Five-Years Ago (07-January-2013) — Florida

Gone to See Florida 2013 Road Trip. Day 4: Indoor Nature.

I am glad that Crane flies don’t bite like mosquitoes. I found this one in my room at the historic Vinoy hotel.

Crane Fly in my room. Image taken with a Nikon D4 camera and 105 mm f/2.8 VR macro lens (ISO400, 105 mm, f22, 1/60 sec). (David J Mathre)
Crane Fly in my room. Image taken with a Nikon D4 camera and 105 mm f/2.8 VR macro lens (ISO400, 105 mm, f22, 1/60 sec). (David J Mathre)

Thursday (14-December-2017) — New Jersey

Late Fall Indoor Nature in New Jersey: Green Stink Bug

Hitchhiker that came in on a batch of “organic” Bok Choy. I guess it’s extra protein. I’ve never seen a green version of a Stink-Bug before.

Green Stink Bug. Late fall indoor nature in New Jersey. Image taken with a Nikon D810a camera and 105 mm f/2.8 VR macro lens (David J Mathre)
Green Stink Bug. Late fall indoor nature in New Jersey. Image taken with a Nikon D810a camera and 105 mm f/2.8 VR macro lens (David J Mathre)


Nine-Years Ago (29-November-2008) — New Jersey

Undocumented Domestic Help: “The Caretaker”

One of the many trolls that take care of my house. I never know where I will find him, typically avoiding doing any work. You can find more of his friends — all members of the Trolls without Borders union at the Henning site in Norway.

The Caretaker, Henning Hand Carved Norwegian Troll. Image taken with a Nikon D3 and 200 mm f/4 macro (ISO 200, f/11, 1/60 sec, flash). (David J Mathre)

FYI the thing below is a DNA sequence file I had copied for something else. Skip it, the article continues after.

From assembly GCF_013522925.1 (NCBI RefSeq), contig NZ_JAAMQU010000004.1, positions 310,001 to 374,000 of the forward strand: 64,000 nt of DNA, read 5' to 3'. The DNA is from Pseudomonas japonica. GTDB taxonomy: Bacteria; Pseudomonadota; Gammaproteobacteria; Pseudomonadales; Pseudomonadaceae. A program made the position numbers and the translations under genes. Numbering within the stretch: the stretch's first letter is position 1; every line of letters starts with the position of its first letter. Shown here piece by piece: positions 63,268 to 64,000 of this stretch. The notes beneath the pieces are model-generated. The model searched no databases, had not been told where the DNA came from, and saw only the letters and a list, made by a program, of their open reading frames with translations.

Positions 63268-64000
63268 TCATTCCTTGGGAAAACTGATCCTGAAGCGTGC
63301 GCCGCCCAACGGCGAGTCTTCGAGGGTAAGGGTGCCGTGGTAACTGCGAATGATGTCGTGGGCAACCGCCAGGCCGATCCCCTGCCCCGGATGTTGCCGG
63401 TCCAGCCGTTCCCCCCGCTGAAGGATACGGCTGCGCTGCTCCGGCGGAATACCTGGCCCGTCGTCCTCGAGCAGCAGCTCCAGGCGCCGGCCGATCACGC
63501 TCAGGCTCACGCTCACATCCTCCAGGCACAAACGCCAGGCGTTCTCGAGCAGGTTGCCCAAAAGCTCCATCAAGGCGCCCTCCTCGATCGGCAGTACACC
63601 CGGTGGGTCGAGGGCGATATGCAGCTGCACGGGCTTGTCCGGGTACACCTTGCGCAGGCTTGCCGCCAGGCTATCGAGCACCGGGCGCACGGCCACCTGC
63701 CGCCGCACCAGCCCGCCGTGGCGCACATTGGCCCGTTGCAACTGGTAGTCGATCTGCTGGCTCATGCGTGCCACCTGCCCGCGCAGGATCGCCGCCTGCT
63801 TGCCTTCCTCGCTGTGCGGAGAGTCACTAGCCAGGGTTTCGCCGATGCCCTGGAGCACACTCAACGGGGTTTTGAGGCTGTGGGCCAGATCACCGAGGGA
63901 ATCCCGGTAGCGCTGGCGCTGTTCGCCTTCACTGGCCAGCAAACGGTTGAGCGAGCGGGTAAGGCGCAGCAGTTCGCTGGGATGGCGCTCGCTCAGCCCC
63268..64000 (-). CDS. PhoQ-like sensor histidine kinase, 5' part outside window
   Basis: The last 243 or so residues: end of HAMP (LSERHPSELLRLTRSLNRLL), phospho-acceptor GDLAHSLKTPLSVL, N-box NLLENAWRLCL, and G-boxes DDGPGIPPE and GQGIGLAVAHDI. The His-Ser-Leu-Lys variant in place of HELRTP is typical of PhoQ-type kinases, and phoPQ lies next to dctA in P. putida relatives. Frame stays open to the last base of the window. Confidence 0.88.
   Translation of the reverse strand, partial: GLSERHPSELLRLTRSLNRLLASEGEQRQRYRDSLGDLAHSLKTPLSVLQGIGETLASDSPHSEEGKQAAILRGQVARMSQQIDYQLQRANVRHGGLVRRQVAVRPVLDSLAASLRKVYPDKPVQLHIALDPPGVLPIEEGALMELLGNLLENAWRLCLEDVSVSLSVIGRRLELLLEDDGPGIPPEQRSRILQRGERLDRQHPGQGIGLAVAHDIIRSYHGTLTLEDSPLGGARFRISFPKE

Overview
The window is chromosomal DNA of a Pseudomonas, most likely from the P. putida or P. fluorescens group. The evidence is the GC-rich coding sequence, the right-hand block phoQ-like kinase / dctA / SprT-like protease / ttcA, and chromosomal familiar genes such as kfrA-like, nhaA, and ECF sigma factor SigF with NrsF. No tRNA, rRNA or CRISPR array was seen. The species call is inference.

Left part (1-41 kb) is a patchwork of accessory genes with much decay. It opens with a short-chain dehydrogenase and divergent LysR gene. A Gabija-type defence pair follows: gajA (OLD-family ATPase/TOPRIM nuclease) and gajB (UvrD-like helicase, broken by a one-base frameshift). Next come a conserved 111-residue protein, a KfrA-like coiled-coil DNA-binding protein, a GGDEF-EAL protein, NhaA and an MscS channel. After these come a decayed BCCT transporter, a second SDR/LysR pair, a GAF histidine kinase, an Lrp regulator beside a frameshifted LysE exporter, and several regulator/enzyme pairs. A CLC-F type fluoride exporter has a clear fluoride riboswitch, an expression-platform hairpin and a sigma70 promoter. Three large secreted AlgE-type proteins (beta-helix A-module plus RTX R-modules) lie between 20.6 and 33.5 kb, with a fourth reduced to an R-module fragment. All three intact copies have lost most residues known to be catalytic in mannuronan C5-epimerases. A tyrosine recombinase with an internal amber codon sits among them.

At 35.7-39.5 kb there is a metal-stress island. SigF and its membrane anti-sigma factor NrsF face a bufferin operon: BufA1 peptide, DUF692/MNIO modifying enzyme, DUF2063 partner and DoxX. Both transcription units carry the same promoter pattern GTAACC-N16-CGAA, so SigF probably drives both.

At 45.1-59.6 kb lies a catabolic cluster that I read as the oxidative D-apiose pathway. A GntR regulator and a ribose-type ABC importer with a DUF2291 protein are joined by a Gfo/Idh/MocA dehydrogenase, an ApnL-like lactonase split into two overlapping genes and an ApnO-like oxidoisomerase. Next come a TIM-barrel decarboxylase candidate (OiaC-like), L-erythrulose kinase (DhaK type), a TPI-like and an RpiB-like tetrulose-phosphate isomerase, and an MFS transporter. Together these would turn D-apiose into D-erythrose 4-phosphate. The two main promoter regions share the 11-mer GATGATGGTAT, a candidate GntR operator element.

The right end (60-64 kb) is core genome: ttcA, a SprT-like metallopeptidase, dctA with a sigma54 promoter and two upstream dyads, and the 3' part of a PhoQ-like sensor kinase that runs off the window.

The Caretaker, Henning Hand Carved Norwegian Troll. Image taken with a Nikon D3 camera and 200 mm f/4 macro lens (ISO 200, f/11, 1/60 sec, flash).

Sunday (26-November-2017) — New Jersey

Backyard Archaeology in New Jersey: Silver Spoon

I was out in the backyard using a rototiller to prepare a new section for the expanding wildflower meadow. The land had been a farm years ago, but this section had become overgrown with brush. The brush was cleared last year, and this summer the section was covered with a black tarp to solarize the soil (kill the weeds, especially the invasive “mile-a-minute” vine). The rototiller found lots of rocks, and roots from the brush. At one point, I noticed something silver being thrown back by rototiller. It turned out to be a spoon. The rototiller blades did a bit of damage to the spoon. I brought it inside, and washed it off. The only identification of the spoon was an imprint on the back of the handle “Oneida Silversmiths”. After doing some research online, I think I identified the design of the spool as Oneida silverplate “Clairhill-Fairhill (1978). One site had it on sale for less than eight dollars. So, not an antique 🙁 . The house was built around that time, but how the spoon got 200 feet behind the house is a mystery.

Oneida Silversmiths Spoon. Backyard Archaeology in New Jersey. Image taken with a Nikon D810a camera and 105 mm f/2.8 VR macro lens (ISO 200, 105 mm, f/16, 1/3 sec) (David J Mathre)
Oneida Silversmiths Spoon. Backyard Archaeology in New Jersey. Image taken with a Nikon D810a camera and 105 mm f/2.8 VR macro lens (ISO 200, 105 mm, f/16, 1/3 sec) (David J Mathre)
Oneida Silversmiths Spoon. Backyard Archaeology in New Jersey. Image taken with a Nikon D810a camera and 105 mm f/2.8 VR macro lens (ISO 200, 105 mm, f/16, 1/3 sec) (David J Mathre)
Oneida Silversmiths Spoon. Backyard Archaeology in New Jersey. Image taken with a Nikon D810a camera and 105 mm f/2.8 VR macro lens (ISO 200, 105 mm, f/16, 1/3 sec) (David J Mathre)